Report: Amtrak Cost Taxpayers Millions of Dollars in Legal Fees

Amtrak cost taxpayers tens of millions of dollars in unnecessary legal expenses, an independent investigator said Wednesday.

The legal department of the federally subsidized passenger railroad failed to properly manage its outside law firms, which charged $103 million from June 2002 through June 2005, according to a review by the Transportation Department's inspector general.

"In-house counsel was co-opted," John Toothman, a consultant working with the inspector general, told a news conference. "They're in bed with them, they're not managing them."

Amtrak's law department responded that the review didn't take into account "the rigorous oversight of work done by outside counsel."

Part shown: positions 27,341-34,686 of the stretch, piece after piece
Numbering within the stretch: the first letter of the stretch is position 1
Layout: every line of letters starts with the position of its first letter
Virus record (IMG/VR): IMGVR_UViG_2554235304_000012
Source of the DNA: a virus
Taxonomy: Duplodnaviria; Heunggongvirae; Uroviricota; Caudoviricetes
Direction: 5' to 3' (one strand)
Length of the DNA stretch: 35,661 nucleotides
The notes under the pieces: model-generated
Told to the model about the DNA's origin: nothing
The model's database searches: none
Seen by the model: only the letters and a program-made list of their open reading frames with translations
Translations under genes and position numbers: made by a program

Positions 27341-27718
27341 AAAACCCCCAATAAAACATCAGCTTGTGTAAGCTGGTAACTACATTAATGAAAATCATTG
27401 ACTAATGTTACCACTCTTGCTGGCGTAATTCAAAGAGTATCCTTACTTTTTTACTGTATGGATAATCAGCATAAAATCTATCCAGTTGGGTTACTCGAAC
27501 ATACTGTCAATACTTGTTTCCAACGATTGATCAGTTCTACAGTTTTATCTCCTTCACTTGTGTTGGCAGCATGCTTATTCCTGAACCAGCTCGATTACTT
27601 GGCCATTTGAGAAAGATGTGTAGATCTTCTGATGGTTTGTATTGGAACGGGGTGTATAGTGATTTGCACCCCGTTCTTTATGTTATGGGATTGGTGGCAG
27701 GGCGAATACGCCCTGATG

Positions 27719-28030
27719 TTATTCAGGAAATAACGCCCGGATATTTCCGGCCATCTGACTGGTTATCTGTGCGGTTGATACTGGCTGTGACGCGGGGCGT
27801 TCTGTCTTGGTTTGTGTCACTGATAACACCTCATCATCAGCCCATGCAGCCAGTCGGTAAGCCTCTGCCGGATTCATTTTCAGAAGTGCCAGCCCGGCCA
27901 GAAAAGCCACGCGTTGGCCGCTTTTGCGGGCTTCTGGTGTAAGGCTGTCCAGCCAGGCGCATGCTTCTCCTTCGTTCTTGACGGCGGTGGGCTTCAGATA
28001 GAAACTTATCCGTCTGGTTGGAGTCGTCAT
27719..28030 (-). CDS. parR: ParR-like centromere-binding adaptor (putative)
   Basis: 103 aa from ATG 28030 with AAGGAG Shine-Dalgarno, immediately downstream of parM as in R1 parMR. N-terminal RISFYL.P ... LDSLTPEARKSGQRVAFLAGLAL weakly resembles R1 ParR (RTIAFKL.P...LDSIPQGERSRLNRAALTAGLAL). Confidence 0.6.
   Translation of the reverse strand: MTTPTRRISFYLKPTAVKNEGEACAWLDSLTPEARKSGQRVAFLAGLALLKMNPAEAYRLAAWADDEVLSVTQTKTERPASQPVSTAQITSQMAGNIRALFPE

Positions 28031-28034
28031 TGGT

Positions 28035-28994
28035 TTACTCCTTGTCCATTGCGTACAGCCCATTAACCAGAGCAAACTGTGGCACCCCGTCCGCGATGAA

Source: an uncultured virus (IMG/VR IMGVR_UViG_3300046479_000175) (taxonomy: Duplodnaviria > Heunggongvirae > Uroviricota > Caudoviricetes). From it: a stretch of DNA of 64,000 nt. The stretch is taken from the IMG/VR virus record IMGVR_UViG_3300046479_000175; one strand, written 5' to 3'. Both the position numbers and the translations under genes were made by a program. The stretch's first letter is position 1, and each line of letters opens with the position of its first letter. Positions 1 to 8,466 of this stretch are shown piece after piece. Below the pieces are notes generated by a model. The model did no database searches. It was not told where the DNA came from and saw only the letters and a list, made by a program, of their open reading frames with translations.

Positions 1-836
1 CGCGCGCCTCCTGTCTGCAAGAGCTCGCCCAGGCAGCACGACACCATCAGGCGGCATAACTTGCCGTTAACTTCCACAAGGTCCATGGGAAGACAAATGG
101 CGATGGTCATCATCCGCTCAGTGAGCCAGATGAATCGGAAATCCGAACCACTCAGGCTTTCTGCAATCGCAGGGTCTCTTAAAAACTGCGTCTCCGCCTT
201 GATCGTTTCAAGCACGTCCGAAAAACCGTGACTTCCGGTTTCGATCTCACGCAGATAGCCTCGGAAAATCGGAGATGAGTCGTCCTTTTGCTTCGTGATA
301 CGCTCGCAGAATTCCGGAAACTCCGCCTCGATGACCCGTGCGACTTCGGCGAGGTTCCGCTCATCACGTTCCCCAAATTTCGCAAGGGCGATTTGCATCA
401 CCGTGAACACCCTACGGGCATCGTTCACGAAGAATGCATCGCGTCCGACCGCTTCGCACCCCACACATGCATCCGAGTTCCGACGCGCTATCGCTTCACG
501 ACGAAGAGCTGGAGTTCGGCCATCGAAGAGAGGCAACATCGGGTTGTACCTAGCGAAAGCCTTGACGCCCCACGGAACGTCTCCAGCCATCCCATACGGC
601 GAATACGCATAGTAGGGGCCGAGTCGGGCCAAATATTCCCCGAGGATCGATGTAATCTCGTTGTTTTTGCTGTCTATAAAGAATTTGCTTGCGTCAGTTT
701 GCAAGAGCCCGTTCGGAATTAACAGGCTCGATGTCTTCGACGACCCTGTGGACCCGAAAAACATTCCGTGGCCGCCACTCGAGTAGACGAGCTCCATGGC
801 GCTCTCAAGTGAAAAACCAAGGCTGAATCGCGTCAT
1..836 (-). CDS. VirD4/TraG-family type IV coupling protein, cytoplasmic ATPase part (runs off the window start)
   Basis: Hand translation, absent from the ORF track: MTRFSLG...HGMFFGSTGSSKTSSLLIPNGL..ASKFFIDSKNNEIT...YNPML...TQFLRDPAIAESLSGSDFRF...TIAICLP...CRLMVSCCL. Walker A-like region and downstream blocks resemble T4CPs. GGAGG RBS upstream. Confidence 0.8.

Amtrak's lawyers also said they save money by performing work in-house, which is cheaper than using outside firms.

The law department lowered its legal fees by 22 percent, from $31 million to less than $24 million, from 2003 to 2005.

Amtrak's 130-person law department includes 25 lawyers, investigators said.

Rep. John Mica, a Florida Republican who requested the report, said Amtrak's lax management of its law firms cost taxpayers somewhere in the tens of millions of dollars.

"We may not know what the total loss is," Mica said.

Toothman agreed with Mica's estimate but said that Amtrak is probably not unique among government agencies.

"My suspicion is that it's toward the bad end," said Toothman, who has investigated other government agencies.

The report found that Amtrak didn't review law firms' bills, didn't request budgets and didn't scrutinize bills. The railroad also hired expensive big-city law firms without requiring them to compete for its business, the report said.

Mica conceded that Amtrak had changed some of its practices since the inspector general's investigation.